As a general rule, rock music and country music are often very simple forms of music. Some groups or bands, or even solo artists employee greater degrees of complexity than others. Jazz music, however, is typically one of the more complex forms of music there is. Fusion, if possible, is even more complicated, as it is Jazz mixed with practically any or all other forms of music found across the world. Al Di Meola has made his name as a jazz fusion artist, and he's incorporated many a genre from across the globe into his highly complex playing; but none more than he has the many forms of Latin music.
As a prototypical Caucasian, it's sort of demeaning; but the truth of the stereotype is real. Latin and African rhythms are often much more complicated than those common and waltz time signature tunes. Al Di Meola, like another fine artists, Paul Simon, isn't the least bit afraid of attempting to work within such musical formats. It's no stretch at all to say that either of those two have mastered them, as much as can be the case for anyone
Paul Simon, no slouch of a guitarist himself, featuring Al Di Meola on one of his solo records; specifically, the song "Allergies," from the 1983 album called Hearts and Bones .
The Super Trio, from Friday Night In San Francisco
The Super Trio
Perhaps the greatest single guitar album ever produced, Friday Night In San Francisco , by the Super trio of Al Di Meola, John McLaughlin, and Paco De Lucia, is a beautiful, and exceedingly complex live piece that furthers the efforts, and expands on the album by those same three that was called, simply, Super Trio .
This is complex music, created by absolute masters of a very difficult instrument, an instrument that requires a lifetime of commitment in order to play. It's easy to see that with the Super Trio, you have not only the single greatest guitarist to have ever come out of the Americas, in Al Di Meola, but you also have the single greatest guitarist that ever was produced by the United Kingdom, in John McLaughlin. Paco De Lucia, it has been said, is the most advanced guitarist in the entire world, and maybe that is true, and if it is true, then it's beyond question that he is Spain's greatest guitar gift to the world, and also, the highest living and breathing expression of Spain's wonderful, and complex form of traditional music, Flamenco. It's also no small wonder that the trio, in the kick off song of the live album, perform an Al Di Meola composition known as Mediterranean Sun Dance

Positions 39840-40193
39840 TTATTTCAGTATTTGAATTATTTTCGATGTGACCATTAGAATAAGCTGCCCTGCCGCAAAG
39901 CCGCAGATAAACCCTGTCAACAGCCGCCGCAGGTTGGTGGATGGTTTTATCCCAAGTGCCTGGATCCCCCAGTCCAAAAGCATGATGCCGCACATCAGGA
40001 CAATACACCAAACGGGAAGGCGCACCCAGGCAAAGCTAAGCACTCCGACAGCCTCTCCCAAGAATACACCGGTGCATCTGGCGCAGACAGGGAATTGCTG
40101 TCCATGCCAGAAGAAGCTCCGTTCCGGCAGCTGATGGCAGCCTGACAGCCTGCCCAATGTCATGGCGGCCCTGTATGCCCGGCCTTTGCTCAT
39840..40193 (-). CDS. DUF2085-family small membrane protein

Al Di Meola
Al Di Meola is apparently ageless
Al Di Meola was born on July 22, 1954; but the man has absolutely failed to age a day since the mid 1980s. It's phenomenal, really, and I only wish that I understood it. I'm completely serious here, look at him! Look at his videos, and look at the freaking dates on them. Hehas apparently failed to age.. I don't get it, but my conclusions are playing the guitar between six to ten hours every single day, and learning complex Latin rhythms must simply put, be the fabled fountain of youth. Al Di Meola, besides being one of the world's greatest musicians, seems to be a timeless physical specimen.
Everyone has heard the old axiom concerning a sound mind within a sound body, well, we also know that keeping the old brain fresh, learning new things, etc, helps to preserve the abilities of the mind as an individual ages. Al certainly keeps his music evolving, but the man tours constantly, so jet lag, and airplane food can't be too bad for you. Perhaps the exhilaration that comes from performing well, and live, has never lost it's effects upon Al. Maybe he's just the happiest man in the world? I have not a clue, but I do know that he is the single greatest guitarist to have ever come out of the Americas, and I hope that this little presentation here has opened some eyes and ears for those of you who had not heard of the greatness that is Al Di Meola.
I've only scratched the surface here, but you should know that music is for all of us to enjoy, and me not being able to perform on the level of, or anywhere near that of someone like Al Di Meola should not in the least discourage anyone of any age from picking up a guitar, or any musical instrument. Musicianship is perhaps the most rewarding art that one can dedicate some of their limited time here on Earth to. I simply can not encourage anyone enough to turn off the damn television, radio, and all of the crap that mass media wants to program your mind with; and to find some honest, art form of real value, and lose yourself in thoughts and imagination that you'd never known of before. Peace out.